Extradition appeal for British hacker dismissed
Gary McKinnon most likely headed to U.S.
IDG News Service - A British hacker who admitted breaking into U.S. military computers hoping to uncover evidence of UFOs looks set to be extradited to the U.S. after the highest British court today dismissed his appeal against the extradition.
Gary McKinnon, 42, of London, will be the first person to be extradited to the U.S. for computer-related crimes. He could face up to 60 years in prison.
McKinnon said he plans to appeal the decision to the European Court of Human Rights, the last appeal he can file, according to his attorney, Karen Todner. That appeal will be lodged today in Strasbourg, France, she said.
"He's devastated and so is his family," Todner said.
McKinnon will also request that his extradition be delayed until his last appeal can be heard, Todner said. He has 14 days to file that request. If it is denied, McKinnon would be extradited to the U.S. while his European appeal proceeds, Todner said.
The European Court of Justice has a "massive backlog" of cases, and it could take up to two years for the appeal to be heard, Todner said.
In his appeal, McKinnon argued that when U.S. prosecutors offered him a shorter sentence in return for a guilty plea, that offer put disproportionate pressure on him to surrender his legal rights and particularly his right to contest extradition. Pressure of that kind, he argued, runs counter to English law.
But in their judgment, the Lords of Appeal said "the difference between the American system and our own is not perhaps as stark so stark as the appellant's argument suggests. In this country too, there is a clearly recognized discount for a plea of guilty."
U.S. prosecutors had said that in return for pleading guilty to two counts of fraud and related activity in connection with computers, McKinnon could be sentenced to as little as three years in prison, of which he would likely serve only six to 12 months in a U.S. prison before returning to the U.K. to serve the rest of the sentence.
An equivalent offense committed against a target in the U.K. could have gotten him life imprisonment, the Lords of Appeal said. "The gravity of the offenses alleged against the appellant should not be understated."
McKinnon had admitted to using a program called "RemotelyAnywhere" to hack into PCs in the U.S. late at night when employees were gone. His hacking exploits started to unravel after McKinnon miscalculated the time difference between the U.S. and the U.K., and one employee noticed a PC acting oddly.
The U.S. pursued extradition for the offenses, which McKinnon sought to block. Then-U.K. Home Secretary John Reid approved the extradition order, but McKinnon appealed. He lost that appeal in London's High Court in April 2007.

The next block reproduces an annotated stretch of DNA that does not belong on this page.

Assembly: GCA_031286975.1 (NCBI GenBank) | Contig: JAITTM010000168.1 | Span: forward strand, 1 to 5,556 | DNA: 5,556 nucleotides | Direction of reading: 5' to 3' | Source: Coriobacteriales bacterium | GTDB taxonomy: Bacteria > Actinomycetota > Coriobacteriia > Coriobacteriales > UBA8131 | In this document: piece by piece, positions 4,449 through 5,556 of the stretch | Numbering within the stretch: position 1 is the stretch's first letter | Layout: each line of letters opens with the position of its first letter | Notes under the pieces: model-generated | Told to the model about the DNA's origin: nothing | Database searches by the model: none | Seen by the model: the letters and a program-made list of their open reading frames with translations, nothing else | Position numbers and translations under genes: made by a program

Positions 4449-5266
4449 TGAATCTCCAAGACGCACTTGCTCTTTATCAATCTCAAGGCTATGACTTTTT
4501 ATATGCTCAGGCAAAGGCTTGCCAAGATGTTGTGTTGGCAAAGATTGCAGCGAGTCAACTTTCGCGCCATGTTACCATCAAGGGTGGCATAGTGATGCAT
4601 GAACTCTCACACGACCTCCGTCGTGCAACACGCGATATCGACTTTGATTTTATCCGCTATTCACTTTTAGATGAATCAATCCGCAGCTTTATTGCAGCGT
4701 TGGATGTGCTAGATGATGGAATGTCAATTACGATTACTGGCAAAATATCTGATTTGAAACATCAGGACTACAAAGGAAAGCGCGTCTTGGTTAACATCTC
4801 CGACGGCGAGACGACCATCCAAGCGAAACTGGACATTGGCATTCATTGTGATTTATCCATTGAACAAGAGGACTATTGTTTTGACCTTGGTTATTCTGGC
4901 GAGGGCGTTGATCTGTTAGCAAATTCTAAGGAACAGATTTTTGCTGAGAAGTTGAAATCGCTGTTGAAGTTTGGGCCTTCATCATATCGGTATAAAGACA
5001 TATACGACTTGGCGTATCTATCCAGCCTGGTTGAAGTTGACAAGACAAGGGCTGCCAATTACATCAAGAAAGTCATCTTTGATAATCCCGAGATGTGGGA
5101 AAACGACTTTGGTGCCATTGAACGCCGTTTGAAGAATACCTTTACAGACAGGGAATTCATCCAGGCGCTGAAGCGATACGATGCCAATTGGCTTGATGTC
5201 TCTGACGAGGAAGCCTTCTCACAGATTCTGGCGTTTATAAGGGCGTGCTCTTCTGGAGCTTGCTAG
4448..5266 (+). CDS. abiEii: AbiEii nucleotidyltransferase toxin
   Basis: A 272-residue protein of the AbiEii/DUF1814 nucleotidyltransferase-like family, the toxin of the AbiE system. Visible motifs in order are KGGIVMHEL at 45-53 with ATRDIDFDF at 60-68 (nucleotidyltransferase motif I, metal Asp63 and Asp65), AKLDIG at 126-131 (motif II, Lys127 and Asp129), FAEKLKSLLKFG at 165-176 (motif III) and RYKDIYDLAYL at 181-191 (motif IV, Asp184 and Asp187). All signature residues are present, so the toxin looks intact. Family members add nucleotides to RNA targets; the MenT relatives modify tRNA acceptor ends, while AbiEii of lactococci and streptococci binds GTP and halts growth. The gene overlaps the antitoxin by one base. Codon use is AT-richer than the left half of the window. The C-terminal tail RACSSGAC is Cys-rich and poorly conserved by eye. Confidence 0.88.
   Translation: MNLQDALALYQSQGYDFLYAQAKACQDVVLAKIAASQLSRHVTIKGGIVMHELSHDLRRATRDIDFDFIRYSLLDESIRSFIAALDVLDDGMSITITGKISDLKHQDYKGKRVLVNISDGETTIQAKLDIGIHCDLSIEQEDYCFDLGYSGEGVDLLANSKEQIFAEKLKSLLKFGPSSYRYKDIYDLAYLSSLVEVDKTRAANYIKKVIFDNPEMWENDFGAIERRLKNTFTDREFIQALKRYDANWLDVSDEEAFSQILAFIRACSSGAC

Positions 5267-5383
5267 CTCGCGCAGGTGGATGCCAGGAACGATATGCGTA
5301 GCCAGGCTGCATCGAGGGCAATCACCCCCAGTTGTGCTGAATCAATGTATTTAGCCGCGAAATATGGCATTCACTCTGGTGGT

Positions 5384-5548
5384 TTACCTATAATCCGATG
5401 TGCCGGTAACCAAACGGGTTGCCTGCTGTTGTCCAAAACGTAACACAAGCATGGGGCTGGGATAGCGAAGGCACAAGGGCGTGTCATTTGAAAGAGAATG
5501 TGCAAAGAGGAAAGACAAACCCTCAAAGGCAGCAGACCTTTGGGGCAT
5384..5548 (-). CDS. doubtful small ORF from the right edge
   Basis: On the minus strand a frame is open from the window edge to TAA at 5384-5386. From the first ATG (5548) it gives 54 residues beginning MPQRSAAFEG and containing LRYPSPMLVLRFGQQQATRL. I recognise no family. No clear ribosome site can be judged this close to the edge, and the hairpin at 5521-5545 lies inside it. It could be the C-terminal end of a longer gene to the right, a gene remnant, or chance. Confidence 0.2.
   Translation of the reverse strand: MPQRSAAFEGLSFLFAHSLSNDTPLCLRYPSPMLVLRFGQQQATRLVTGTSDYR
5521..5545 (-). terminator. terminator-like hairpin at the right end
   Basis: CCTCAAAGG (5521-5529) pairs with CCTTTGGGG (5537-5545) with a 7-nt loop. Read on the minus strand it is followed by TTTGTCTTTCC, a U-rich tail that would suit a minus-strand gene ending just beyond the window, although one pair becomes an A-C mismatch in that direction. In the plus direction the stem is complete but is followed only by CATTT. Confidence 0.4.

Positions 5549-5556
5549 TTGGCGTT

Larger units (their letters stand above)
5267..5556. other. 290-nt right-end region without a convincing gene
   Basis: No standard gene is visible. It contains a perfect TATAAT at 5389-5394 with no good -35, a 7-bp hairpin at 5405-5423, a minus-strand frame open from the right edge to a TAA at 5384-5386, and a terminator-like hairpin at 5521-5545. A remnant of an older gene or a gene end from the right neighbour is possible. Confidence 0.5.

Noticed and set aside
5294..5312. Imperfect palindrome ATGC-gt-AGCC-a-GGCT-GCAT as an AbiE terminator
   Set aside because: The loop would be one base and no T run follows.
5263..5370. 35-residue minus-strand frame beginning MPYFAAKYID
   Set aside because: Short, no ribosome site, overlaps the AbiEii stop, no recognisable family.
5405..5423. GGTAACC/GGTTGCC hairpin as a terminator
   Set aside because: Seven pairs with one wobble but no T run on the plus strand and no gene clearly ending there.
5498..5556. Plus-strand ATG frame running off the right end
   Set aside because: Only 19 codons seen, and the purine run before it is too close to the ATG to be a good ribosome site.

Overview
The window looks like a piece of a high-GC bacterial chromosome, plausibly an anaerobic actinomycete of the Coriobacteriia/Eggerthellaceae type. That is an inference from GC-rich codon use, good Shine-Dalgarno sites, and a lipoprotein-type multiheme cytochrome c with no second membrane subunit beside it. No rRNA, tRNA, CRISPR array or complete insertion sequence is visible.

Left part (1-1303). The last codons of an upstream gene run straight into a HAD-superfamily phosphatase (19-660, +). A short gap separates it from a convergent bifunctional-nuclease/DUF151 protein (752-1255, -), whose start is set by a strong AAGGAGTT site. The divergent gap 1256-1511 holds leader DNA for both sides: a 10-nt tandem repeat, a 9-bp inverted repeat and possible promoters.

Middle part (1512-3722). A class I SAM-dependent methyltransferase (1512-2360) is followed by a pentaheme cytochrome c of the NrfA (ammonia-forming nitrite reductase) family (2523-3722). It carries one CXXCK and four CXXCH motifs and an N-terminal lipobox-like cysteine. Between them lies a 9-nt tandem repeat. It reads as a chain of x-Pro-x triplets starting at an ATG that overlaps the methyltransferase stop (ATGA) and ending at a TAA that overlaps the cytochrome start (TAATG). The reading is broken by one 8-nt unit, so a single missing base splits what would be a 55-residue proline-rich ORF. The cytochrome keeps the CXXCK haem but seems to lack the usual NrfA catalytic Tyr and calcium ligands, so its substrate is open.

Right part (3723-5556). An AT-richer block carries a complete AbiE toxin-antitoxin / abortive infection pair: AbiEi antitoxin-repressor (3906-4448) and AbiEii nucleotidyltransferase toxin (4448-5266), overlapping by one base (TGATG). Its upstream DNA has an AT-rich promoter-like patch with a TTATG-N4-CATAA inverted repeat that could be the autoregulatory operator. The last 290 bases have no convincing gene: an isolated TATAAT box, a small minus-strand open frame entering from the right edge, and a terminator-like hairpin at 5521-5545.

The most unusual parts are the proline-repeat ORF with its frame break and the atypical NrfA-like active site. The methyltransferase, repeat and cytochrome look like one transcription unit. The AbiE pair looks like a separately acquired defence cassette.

McKinnon then turned to the House of Lords, the final court of appeal for points of law in the U.K., which dismissed his appeal.
McKinnon maintains that his hacking never caused any harm, and that he only probed the computers looking for evidence that the U.S. government has knowledge of UFOs.
However, the U.S. said that the intrusions disrupted computer networks used by the military that were critical to operations conducted after the Sept. 11, 2001, terrorist attacks. The U.S. estimates the damage caused by McKinnon at $700,000.
- The Truth About Cloud Security "Security" is the number one issue holding business leaders back from the cloud. But does the reality match the perception?
- Enable secure remote access to 3D data without sacrificing visual perfomance Design and manufacturing companies must adapt quickly to the demands of an increasingly global and competitive economy. To speed time to market for...
- Virtually Delivered High Performance 3D Graphics "A picture is worth a thousand words." That old phrase is as true today as it ever was. Pictures (i.e., those with heavy...
- Best Practices for Securing Hadoop Historically, Apache Hadoop has provided limited security capabilities. To protect sensitive data being stored and analyzed in Hadoop, security architects should use a...
- What should I look for in a Next Generation Firewall? SANS Provides Guidance With so many vendors claiming to have a Next Generation Firewall (NGFW), it can be difficult to tell what makes each one different....
- Responding to New SSL Cybersecurity Threat The featured Gartner research examines current strategies to address new SSL cybersecurity threats and vulnerabilities. All Security White Papers | Webcasts
Our new bimonthly Internet of Things newsletter helps you keep pace with the rapidly evolving technologies, trends and developments related to the IoT. Subscribe now and stay up to date!